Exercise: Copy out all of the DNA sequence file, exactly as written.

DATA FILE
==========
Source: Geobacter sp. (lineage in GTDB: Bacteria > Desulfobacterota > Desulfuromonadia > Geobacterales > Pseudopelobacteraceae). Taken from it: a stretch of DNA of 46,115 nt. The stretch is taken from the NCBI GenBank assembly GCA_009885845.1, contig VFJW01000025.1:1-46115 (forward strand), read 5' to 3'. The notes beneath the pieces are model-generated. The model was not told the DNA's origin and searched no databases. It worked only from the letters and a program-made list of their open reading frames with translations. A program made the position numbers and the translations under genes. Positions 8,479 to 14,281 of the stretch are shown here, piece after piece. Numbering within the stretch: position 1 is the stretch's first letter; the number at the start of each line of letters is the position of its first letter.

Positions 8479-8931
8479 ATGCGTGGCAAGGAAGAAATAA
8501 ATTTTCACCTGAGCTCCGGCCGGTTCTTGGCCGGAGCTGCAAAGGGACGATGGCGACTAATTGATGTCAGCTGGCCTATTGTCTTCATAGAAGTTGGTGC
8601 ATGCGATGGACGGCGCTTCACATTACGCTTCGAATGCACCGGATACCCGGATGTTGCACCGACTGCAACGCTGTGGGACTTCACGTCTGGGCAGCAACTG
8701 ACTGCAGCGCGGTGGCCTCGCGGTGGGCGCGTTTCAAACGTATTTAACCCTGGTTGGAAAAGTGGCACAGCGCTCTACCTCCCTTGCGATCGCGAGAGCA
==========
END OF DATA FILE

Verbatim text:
Source: Geobacter sp. (lineage in GTDB: Bacteria > Desulfobacterota > Desulfuromonadia > Geobacterales > Pseudopelobacteraceae). Taken from it: a stretch of DNA of 46,115 nt. The stretch is taken from the NCBI GenBank assembly GCA_009885845.1, contig VFJW01000025.1:1-46115 (forward strand), read 5' to 3'. The notes beneath the pieces are model-generated. The model was not told the DNA's origin and searched no databases. It worked only from the letters and a program-made list of their open reading frames with translations. A program made the position numbers and the translations under genes. Positions 8,479 to 14,281 of the stretch are shown here, piece after piece. Numbering within the stretch: position 1 is the stretch's first letter; the number at the start of each line of letters is the position of its first letter.

Positions 8479-8931
8479 ATGCGTGGCAAGGAAGAAATAA
8501 ATTTTCACCTGAGCTCCGGCCGGTTCTTGGCCGGAGCTGCAAAGGGACGATGGCGACTAATTGATGTCAGCTGGCCTATTGTCTTCATAGAAGTTGGTGC
8601 ATGCGATGGACGGCGCTTCACATTACGCTTCGAATGCACCGGATACCCGGATGTTGCACCGACTGCAACGCTGTGGGACTTCACGTCTGGGCAGCAACTG
8701 ACTGCAGCGCGGTGGCCTCGCGGTGGGCGCGTTTCAAACGTATTTAACCCTGGTTGGAAAAGTGGCACAGCGCTCTACCTCCCTTGCGATCGCGAGAGCA